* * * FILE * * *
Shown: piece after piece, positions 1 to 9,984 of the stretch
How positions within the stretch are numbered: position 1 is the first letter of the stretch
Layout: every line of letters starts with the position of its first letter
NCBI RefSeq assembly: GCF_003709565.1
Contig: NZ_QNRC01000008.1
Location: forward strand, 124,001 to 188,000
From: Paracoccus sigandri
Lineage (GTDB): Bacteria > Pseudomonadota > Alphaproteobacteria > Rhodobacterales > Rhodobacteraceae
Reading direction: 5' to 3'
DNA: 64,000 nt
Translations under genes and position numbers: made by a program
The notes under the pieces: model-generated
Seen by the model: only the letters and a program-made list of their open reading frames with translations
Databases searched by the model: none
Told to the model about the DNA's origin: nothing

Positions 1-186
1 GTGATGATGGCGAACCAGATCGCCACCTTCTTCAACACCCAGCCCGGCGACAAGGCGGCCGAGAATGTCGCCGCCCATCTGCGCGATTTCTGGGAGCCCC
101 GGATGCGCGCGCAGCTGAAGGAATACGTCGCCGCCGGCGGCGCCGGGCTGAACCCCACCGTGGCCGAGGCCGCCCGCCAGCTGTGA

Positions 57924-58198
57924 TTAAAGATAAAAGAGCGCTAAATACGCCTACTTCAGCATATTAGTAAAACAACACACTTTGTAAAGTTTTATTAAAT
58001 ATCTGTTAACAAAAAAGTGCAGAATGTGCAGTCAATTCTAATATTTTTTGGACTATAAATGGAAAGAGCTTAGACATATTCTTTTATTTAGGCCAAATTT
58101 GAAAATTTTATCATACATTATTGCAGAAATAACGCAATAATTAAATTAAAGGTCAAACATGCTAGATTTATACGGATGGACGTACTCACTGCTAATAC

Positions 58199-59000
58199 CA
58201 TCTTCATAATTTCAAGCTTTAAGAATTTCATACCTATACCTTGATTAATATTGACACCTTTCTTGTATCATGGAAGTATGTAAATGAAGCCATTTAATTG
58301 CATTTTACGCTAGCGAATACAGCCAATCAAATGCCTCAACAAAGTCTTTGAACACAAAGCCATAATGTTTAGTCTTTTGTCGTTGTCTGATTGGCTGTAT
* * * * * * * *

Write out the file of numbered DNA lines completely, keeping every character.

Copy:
Shown: piece after piece, positions 1 to 9,984 of the stretch
How positions within the stretch are numbered: position 1 is the first letter of the stretch
Layout: every line of letters starts with the position of its first letter
NCBI RefSeq assembly: GCF_003709565.1
Contig: NZ_QNRC01000008.1
Location: forward strand, 124,001 to 188,000
From: Paracoccus sigandri
Lineage (GTDB): Bacteria > Pseudomonadota > Alphaproteobacteria > Rhodobacterales > Rhodobacteraceae
Reading direction: 5' to 3'
DNA: 64,000 nt
Translations under genes and position numbers: made by a program
The notes under the pieces: model-generated
Seen by the model: only the letters and a program-made list of their open reading frames with translations
Databases searched by the model: none
Told to the model about the DNA's origin: nothing

Positions 1-186
1 GTGATGATGGCGAACCAGATCGCCACCTTCTTCAACACCCAGCCCGGCGACAAGGCGGCCGAGAATGTCGCCGCCCATCTGCGCGATTTCTGGGAGCCCC
101 GGATGCGCGCGCAGCTGAAGGAATACGTCGCCGCCGGCGGCGCCGGGCTGAACCCCACCGTGGCCGAGGCCGCCCGCCAGCTGTGA

Positions 57924-58198
57924 TTAAAGATAAAAGAGCGCTAAATACGCCTACTTCAGCATATTAGTAAAACAACACACTTTGTAAAGTTTTATTAAAT
58001 ATCTGTTAACAAAAAAGTGCAGAATGTGCAGTCAATTCTAATATTTTTTGGACTATAAATGGAAAGAGCTTAGACATATTCTTTTATTTAGGCCAAATTT
58101 GAAAATTTTATCATACATTATTGCAGAAATAACGCAATAATTAAATTAAAGGTCAAACATGCTAGATTTATACGGATGGACGTACTCACTGCTAATAC

Positions 58199-59000
58199 CA
58201 TCTTCATAATTTCAAGCTTTAAGAATTTCATACCTATACCTTGATTAATATTGACACCTTTCTTGTATCATGGAAGTATGTAAATGAAGCCATTTAATTG
58301 CATTTTACGCTAGCGAATACAGCCAATCAAATGCCTCAACAAAGTCTTTGAACACAAAGCCATAATGTTTAGTCTTTTGTCGTTGTCTGATTGGCTGTAT